Let's get back to politics. What's up with Corbett and PSU? Is there a bigger story there?

Lefty said...

You voluntarily enroll in a Catholic University and you don't like their religious undertones - Oh well, get over it. Silly

Anonymous said...

Duquesne U has the right to be jerks and we have the right to complain.

Duquesne should quit all the double-speak about respecting diversity. Furthermore, by allowing a Jewish and a Muslim group, they are alienating secular students, who are no less "Catholic".

DePaul, another Catholic U, has a thriving secular group on campus. Any university worth attending should encourage discussion and debate on philosophical and social issues. Why can't Duquesne?

Nicole Currivan said...

Unsurprisingly, people have made plenty of assumptions in their reactions to my post. First, I went to Duquesne in 1998, when the Peterson's guide and a tour was all you could get. I know plenty of people who didn't get a true sense of their university from a tour or even from meeting with students. Second, like many 17-year-olds I was not certain of my beliefs at the time.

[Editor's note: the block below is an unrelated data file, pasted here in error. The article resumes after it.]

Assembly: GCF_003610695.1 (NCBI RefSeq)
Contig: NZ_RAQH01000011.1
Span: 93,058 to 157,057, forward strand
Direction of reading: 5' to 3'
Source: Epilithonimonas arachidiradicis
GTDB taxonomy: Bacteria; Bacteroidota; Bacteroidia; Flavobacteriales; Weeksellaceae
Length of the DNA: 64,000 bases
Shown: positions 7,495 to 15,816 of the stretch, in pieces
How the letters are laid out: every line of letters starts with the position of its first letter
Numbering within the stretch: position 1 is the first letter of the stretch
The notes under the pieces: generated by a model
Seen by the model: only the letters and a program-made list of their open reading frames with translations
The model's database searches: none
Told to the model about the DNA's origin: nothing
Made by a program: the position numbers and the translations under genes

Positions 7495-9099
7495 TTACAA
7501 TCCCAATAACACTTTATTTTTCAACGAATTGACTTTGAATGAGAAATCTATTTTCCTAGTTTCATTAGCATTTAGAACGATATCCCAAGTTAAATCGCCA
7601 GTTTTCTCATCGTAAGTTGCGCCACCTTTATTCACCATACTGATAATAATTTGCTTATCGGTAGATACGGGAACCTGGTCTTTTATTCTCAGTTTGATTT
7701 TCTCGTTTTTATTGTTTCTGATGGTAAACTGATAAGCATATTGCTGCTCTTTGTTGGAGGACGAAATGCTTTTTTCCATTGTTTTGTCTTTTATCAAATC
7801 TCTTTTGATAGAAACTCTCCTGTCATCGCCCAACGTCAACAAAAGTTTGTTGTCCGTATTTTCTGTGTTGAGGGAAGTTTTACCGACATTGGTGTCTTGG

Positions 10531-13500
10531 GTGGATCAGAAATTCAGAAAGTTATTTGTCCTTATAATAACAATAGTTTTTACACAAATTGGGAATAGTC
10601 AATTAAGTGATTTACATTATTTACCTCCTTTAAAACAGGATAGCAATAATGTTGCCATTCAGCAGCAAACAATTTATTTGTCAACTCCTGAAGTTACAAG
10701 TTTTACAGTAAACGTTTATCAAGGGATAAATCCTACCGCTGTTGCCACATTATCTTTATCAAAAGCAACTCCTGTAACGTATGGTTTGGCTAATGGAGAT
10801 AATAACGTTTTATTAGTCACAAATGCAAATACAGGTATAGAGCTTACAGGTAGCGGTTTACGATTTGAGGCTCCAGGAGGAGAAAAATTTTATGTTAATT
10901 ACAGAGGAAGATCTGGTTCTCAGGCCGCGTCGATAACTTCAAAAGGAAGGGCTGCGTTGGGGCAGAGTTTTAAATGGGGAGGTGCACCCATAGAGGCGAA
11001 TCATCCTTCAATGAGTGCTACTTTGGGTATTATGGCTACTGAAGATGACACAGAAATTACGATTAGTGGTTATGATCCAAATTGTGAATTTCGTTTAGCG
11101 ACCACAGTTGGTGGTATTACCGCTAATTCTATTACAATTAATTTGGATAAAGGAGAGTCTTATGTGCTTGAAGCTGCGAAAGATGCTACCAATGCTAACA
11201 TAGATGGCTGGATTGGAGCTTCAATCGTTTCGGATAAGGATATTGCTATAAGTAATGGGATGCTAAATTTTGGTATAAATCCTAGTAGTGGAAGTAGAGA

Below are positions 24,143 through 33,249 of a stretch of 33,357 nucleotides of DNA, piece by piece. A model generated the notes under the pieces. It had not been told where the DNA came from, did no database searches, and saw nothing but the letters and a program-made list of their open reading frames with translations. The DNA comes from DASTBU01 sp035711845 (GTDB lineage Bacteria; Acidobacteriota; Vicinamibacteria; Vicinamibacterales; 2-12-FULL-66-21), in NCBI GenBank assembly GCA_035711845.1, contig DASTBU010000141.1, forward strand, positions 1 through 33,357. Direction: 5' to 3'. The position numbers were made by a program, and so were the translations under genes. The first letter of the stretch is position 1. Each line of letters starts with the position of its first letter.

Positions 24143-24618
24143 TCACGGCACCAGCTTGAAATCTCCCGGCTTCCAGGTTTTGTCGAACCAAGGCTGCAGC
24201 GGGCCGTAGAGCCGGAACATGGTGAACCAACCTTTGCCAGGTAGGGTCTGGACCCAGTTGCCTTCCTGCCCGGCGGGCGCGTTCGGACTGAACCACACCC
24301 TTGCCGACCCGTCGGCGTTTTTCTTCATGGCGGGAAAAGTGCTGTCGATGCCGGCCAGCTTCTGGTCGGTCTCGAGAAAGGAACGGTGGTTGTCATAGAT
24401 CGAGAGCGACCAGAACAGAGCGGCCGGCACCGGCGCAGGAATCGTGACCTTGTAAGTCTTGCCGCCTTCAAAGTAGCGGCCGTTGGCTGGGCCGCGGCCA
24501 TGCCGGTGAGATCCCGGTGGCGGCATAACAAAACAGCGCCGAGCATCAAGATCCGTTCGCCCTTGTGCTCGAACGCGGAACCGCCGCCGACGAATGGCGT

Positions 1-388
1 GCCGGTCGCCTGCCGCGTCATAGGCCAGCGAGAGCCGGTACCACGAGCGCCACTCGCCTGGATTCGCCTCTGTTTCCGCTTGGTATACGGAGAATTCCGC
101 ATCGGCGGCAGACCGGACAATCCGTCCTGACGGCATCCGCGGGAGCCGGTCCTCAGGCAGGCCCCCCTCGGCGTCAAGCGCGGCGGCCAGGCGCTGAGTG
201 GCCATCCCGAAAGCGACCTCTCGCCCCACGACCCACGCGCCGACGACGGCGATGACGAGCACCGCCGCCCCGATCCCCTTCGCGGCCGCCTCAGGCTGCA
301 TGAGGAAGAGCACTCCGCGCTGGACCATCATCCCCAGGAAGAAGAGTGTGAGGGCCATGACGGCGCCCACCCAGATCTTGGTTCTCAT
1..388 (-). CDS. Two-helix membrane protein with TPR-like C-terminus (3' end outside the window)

Closed environments promote neither personal development nor the maturity required to engage responsibly in society. Private schools still accept federal money in the form of research grants, scholarships, tuition assistance, and tax exemptions. If they don't want to encourage free speech and a safe environment for people to learn about themselves, let them go without it.